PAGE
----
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IRCTC saving and shredding paper at the same time

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The new look IRCTC website is good. The new rules for booking tickets under the tatkal quota is excellent and one that was requested for a very long time. Keeping out booking agents until a specific was even more exciting. For once, normal people like me were able to get tickets when needed. IRCTC scored a lot of brownie points over the last two months. 

While there are more good things to talk about, there are some things that we cannot neglect.IRCTC introduced “Travel without a printed ticket”

ImageIRCTC amended the rule books that the ticket collectors carry to allow passengers that had screenshots of their tickets or in any other digital form as a valid ticket. So if you had a phone that can display images or read documents, you could just transfer the eticket from your computer on to your phone.

 What IRCTC claimed is that they were able to save at least 300,000 papers a day by doing just this. Yes, but the new tatkal rules changed that.

For every train ticket you booked in the tatkal quota required one of the members to carry one of the listed and approved photo ID card in original along with the ticket. The ID card number was required to be declared at the time of booking a ticket.

While all online ticket reservations were required to input any one of the allowed photo ID details, people booking tickets through railway counters were required to submit a photo copy of their documents along with their booking forms. This meant that IRCTC were wasting more papers than ever.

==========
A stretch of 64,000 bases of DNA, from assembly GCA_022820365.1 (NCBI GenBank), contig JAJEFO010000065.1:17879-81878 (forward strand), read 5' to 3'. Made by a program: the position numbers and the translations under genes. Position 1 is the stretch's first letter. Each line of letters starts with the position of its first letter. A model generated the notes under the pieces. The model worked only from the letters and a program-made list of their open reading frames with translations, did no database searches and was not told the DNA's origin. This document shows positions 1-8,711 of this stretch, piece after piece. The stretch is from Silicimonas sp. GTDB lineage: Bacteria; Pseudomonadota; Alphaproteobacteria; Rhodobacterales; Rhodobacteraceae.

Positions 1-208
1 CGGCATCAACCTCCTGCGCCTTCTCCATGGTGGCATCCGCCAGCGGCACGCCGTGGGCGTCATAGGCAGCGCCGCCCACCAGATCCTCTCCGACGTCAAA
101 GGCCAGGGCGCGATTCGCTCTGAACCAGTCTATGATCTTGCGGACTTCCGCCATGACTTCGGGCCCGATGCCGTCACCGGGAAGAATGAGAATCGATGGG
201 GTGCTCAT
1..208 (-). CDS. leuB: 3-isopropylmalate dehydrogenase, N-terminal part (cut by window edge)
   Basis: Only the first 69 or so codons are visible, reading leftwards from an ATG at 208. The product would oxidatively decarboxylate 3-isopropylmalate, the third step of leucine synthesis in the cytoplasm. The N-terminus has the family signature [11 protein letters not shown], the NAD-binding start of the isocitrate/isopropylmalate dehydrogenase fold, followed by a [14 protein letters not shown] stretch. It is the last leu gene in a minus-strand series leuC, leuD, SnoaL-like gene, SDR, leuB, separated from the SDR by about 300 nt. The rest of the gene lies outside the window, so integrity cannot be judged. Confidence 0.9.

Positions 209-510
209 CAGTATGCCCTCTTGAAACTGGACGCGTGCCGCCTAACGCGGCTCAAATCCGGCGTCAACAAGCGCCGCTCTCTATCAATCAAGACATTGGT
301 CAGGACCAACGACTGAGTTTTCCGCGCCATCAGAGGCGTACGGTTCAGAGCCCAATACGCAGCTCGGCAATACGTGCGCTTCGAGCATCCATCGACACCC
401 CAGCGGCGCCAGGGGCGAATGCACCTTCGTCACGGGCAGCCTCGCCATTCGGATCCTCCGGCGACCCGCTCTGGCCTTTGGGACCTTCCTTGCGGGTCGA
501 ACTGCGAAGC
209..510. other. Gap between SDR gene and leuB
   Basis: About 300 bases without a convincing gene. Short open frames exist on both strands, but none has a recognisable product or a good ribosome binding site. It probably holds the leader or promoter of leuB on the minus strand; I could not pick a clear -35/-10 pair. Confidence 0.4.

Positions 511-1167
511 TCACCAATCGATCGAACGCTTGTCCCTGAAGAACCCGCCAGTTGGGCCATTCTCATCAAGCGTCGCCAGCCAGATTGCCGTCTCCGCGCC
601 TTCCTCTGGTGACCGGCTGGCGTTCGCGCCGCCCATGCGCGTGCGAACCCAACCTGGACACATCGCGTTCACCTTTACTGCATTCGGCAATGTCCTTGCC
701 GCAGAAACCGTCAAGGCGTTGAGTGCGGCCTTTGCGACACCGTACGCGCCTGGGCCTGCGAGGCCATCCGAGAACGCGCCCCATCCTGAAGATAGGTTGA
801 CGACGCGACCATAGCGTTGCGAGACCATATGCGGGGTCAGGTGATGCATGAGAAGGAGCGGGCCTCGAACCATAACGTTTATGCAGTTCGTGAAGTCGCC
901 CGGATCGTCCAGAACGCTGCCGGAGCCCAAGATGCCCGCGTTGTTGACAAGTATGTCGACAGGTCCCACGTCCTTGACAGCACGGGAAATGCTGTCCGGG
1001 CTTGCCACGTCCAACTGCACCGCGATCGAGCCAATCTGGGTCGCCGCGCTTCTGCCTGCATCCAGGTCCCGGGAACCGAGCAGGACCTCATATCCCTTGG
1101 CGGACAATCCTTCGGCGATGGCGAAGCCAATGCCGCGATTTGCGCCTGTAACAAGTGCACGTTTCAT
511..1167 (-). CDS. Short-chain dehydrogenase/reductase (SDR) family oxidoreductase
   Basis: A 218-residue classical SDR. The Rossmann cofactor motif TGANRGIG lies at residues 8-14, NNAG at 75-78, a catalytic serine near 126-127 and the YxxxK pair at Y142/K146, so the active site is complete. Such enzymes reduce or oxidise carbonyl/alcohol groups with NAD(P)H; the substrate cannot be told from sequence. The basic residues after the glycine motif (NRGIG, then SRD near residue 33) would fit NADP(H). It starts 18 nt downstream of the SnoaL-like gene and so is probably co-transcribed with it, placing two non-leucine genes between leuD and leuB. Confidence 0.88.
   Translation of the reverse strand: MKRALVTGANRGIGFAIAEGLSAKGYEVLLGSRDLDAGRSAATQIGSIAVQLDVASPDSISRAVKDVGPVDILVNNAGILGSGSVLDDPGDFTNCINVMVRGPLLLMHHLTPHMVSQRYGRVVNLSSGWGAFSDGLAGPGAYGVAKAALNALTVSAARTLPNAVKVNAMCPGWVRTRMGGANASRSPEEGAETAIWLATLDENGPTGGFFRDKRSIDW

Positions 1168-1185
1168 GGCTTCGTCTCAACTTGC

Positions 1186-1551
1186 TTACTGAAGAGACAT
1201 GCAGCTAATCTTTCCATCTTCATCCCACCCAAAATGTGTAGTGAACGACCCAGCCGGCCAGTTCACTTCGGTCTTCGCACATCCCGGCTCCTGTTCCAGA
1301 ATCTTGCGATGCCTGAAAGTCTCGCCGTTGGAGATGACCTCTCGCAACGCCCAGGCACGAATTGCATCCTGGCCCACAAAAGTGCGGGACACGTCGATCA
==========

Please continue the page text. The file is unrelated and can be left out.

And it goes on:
This then transformed into an additional responsibility for the managers at each of these booking counters. The documents need to be stored for a specific amount of time and then need to be properly shredded; otherwise this could turn into a goldmine to conmen. I wonder if this is being done at each booking counter.

What I don’t understand is the need for a photocopy especially when a person booking the ticket online is not required to upload any document. Three year old’s making these rules? One standard for one customer while a different one for the other? While IRCTC may claim this for keeping out the touts, but it really is not helping the people.

What’s even worse is that the railway department is not reachable. All my emails and phone calls have fallen to deaf ears, and because it is a government institution no one who works for them knows the right department that handles it. So to make a suggestion, you have to complete a treasure hunt where each one of the people you talk to hands you a clue to where the treasure is located.

Having said all of the above, IRCTC is probably one of the best institutions within the government of India manage something of such a large scale online. The website is user friendly and so is the process of booking the tickets. I hope some IRCTC official reads this and takes note. We appreciate the fact of being able to carry a digital copy, but a photo copy at the booking counter is not really necessary.

Kunal

 

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